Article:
Monday, January 15, 2007

Be afraid, or not?

Today's New Testament reading has a really interesting section that I'd like to think about with you. Jesus is giving instructions to twelve of his disciples (Matthew 10:5), and after he's said they might be flogged, arrested, betrayed unto death, hated, and so on, then he comes to this part:
“So do not be afraid of them. There is nothing concealed that will not be disclosed, or hidden that will not be made known. What I tell you in the dark, speak in the daylight; what is whispered in your ear, proclaim from the roofs. Do not be afraid of those who kill the body but cannot kill the soul. Rather be afraid of the one who can destroy both soul and body in hell. Are not two sparrows sold for a penny? Yet not one of them will fall to the ground apart from the will of your Father. And even the very hairs of your head are all numbered. So don't be afraid; you are worth more than many sparrows.
Matthew 10:26-31
So... the passage begins and ends with "do not be afraid." And in between, it says not to be afraid even of death but rather to fear "the one who can destroy both soul and body in hell."

This is really interesting. Who is that one? The NIV editors capitalize "One", so I suppose they think it's God (rather than the devil). We don't hear a lot these days about fearing God, though interestingly enough today's Old Testament reading refers to God as "the Fear" (Genesis 31:53) -- as Buechner does in his marvelous novel Son of Laughter.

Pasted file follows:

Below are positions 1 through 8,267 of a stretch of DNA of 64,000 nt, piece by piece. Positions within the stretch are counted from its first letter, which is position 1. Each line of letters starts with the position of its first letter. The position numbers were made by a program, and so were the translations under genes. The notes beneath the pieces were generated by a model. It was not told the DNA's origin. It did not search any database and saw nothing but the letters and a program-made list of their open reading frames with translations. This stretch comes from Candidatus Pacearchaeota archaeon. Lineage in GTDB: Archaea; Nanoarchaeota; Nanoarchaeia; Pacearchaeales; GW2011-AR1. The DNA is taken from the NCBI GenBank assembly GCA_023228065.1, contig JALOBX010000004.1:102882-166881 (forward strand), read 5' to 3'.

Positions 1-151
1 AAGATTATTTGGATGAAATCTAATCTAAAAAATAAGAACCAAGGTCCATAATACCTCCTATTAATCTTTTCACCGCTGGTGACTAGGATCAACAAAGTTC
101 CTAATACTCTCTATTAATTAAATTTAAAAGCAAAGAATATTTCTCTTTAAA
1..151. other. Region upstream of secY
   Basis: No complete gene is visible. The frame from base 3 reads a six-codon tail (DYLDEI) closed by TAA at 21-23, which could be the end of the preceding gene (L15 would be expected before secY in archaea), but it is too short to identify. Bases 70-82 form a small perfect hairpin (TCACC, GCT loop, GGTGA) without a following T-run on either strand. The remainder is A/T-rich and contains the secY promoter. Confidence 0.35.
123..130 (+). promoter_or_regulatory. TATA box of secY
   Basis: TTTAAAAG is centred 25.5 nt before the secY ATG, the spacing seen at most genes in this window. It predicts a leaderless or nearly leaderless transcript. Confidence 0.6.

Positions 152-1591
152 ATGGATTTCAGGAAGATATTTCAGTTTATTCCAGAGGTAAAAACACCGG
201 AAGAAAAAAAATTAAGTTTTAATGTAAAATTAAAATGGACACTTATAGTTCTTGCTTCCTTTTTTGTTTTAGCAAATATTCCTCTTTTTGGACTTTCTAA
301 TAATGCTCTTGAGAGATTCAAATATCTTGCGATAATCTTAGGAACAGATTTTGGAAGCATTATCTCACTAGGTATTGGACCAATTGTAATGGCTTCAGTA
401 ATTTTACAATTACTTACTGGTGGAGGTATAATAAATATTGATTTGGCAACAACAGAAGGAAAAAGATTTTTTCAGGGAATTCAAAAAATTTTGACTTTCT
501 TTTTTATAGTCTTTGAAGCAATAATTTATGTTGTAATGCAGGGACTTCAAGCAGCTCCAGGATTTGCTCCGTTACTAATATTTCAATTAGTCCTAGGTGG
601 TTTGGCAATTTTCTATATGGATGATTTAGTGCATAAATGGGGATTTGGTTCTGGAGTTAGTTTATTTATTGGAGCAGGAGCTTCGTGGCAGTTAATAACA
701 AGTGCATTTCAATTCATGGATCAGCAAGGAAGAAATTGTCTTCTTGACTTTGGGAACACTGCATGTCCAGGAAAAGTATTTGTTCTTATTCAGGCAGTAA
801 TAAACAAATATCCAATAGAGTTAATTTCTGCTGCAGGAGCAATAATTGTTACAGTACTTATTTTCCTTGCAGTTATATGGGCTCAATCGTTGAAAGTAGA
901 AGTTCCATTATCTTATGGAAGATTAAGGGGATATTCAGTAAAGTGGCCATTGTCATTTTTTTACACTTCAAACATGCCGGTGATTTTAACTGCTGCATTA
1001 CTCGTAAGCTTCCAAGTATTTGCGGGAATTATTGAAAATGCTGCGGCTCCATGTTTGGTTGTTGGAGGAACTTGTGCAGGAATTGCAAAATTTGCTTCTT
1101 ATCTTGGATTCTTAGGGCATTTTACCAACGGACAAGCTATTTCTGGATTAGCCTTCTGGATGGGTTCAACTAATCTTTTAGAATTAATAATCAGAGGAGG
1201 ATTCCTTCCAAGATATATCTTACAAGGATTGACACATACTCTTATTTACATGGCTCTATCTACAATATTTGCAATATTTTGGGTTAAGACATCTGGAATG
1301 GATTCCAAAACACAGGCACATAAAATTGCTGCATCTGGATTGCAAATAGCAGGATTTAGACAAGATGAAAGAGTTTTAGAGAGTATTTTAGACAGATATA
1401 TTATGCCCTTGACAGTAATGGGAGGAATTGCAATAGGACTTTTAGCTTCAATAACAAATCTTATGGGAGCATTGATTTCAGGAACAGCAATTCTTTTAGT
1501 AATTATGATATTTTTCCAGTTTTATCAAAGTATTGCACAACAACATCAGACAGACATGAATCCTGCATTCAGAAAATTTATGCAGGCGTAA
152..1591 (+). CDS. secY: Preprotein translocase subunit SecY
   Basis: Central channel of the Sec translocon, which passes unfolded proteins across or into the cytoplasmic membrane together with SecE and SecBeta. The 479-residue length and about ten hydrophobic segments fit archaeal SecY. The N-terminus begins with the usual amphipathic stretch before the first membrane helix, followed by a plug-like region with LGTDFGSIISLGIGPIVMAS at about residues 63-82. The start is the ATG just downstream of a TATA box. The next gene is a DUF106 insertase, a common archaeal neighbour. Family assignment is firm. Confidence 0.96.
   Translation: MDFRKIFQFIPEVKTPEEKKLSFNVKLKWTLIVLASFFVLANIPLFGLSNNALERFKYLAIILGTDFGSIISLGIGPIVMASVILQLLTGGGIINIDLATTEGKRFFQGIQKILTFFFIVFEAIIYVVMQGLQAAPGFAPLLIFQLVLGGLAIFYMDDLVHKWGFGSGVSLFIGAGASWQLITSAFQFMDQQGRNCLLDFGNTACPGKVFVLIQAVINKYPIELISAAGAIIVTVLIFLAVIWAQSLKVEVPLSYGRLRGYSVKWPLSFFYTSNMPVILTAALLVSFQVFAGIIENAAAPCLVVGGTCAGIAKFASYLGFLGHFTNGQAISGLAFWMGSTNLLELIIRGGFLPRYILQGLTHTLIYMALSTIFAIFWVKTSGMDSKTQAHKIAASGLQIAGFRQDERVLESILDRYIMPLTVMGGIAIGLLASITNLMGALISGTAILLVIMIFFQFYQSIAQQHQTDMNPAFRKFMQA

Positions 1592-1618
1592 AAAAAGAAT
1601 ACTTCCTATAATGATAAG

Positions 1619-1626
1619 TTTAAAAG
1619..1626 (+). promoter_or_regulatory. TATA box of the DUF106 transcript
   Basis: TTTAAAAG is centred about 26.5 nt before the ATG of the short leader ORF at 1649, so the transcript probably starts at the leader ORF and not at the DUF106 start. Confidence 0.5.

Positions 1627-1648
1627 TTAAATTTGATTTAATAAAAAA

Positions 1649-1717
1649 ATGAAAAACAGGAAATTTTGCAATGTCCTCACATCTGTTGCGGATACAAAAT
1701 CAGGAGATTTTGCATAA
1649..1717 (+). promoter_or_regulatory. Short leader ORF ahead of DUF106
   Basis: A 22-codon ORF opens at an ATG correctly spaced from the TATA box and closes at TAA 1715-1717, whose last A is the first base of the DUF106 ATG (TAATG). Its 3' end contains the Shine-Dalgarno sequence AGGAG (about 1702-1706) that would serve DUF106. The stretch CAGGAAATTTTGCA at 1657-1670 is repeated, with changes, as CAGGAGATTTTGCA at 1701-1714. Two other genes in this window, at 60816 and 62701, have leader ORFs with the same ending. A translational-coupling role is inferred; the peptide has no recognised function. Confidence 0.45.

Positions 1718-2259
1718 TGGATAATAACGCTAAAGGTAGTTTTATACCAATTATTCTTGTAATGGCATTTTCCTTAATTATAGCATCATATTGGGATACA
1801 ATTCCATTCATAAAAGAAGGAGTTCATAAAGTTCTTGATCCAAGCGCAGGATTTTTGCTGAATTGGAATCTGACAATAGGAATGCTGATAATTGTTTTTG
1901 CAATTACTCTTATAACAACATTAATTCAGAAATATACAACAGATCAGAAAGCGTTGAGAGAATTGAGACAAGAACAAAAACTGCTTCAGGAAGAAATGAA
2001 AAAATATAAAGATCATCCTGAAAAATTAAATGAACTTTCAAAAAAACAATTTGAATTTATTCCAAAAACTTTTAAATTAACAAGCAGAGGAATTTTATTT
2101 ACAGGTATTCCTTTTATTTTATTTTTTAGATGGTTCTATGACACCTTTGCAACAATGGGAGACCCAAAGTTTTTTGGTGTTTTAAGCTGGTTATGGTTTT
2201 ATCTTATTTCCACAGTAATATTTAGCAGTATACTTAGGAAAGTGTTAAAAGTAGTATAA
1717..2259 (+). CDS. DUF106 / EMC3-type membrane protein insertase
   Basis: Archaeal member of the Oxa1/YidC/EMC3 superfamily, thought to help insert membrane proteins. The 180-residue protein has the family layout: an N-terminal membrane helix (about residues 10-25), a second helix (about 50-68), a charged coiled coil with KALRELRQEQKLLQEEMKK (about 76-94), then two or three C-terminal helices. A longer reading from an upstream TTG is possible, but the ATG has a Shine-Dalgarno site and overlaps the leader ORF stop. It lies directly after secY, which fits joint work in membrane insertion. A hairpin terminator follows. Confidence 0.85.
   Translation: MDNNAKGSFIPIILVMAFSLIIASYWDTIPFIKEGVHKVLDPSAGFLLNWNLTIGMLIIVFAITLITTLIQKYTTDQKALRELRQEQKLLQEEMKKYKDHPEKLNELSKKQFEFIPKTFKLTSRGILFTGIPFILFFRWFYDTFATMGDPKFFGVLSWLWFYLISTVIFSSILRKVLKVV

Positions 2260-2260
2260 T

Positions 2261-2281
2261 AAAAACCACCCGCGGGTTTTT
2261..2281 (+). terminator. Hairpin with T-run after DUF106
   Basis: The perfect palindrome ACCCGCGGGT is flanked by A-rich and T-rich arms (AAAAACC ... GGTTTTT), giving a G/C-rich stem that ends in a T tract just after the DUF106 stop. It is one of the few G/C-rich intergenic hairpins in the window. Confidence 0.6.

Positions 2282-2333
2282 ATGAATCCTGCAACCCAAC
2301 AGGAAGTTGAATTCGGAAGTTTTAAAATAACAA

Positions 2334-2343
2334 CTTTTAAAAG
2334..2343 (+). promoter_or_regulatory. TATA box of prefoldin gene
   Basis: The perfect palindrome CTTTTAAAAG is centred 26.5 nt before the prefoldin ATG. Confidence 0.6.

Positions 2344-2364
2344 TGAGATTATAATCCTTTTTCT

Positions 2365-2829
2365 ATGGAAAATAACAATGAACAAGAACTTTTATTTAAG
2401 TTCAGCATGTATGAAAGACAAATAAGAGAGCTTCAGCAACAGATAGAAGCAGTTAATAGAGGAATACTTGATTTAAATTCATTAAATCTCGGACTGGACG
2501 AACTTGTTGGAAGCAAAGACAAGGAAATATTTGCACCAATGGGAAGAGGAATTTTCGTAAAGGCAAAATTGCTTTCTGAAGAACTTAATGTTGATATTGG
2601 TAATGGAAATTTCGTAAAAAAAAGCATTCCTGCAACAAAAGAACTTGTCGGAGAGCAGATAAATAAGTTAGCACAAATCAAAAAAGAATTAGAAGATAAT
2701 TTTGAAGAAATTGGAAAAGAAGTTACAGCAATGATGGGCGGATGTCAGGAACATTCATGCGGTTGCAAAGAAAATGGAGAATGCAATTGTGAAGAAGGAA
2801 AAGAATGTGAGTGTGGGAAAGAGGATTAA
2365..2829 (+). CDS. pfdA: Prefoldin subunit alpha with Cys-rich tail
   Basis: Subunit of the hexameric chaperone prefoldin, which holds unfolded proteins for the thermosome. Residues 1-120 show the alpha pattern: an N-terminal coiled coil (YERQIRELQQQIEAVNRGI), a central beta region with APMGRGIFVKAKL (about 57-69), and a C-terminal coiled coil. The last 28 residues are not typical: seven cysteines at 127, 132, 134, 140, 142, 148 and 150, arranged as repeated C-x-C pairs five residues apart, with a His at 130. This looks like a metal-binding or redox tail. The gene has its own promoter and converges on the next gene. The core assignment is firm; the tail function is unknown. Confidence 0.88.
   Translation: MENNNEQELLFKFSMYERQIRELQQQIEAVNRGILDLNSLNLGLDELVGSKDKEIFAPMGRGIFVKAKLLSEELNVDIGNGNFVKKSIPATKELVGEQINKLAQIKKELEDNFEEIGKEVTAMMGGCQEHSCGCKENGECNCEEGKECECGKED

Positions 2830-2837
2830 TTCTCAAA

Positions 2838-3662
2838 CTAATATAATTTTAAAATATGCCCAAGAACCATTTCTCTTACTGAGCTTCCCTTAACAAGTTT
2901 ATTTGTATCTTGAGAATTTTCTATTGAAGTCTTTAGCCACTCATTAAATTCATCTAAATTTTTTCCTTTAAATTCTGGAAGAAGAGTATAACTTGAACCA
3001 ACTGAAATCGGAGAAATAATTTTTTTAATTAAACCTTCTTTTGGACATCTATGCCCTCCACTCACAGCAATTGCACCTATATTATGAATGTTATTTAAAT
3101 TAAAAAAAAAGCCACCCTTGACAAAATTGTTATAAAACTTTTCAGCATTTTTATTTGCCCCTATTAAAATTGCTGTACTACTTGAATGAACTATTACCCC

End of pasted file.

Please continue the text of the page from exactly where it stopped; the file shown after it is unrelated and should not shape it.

There is a temptation here to talk about fear as an Old Testament kind of thing, because many passages about fear are from the Old Testament. Where does it say that the fear of the Lord is the beginning of wisdom, and where does God say, "Do not be afraid of them, lest I terrify you before them"? Yes, those are both in the Old Testament. But as we see here, Jesus didn't have any trouble talking about the fear of the Lord, and he seemed to think it would actually give us courage to face things that aren't worth being afraid of. And the idea of eternal destruction, also mentioned in 2 Thessalonians 1:9, isn't mentioned anywhere in the Old Testament. Then there is this cheery verse from Hebrews: "Anyone who rejected the law of Moses died without mercy on the testimony of two or three witnesses. How much more severely do you think a man deserves to be punished who has trampled the Son of God under foot, who has treated as an unholy thing the blood of the covenant that sanctified him, and who has insulted the Spirit of grace?" (Hebrews 10:28-29)

Going back to the passage from Matthew, not everything Jesus says there is quite clear to me. But some things are; let's list some of them.
  1. I shouldn't be afraid.
  2. I should tell others what I have learned from Jesus.
  3. My life is in God's hands.
  4. I should not be afraid.
Well, if I remember to apply those truths, I'll have a better day than if I forget them.

Shall we give it a try?

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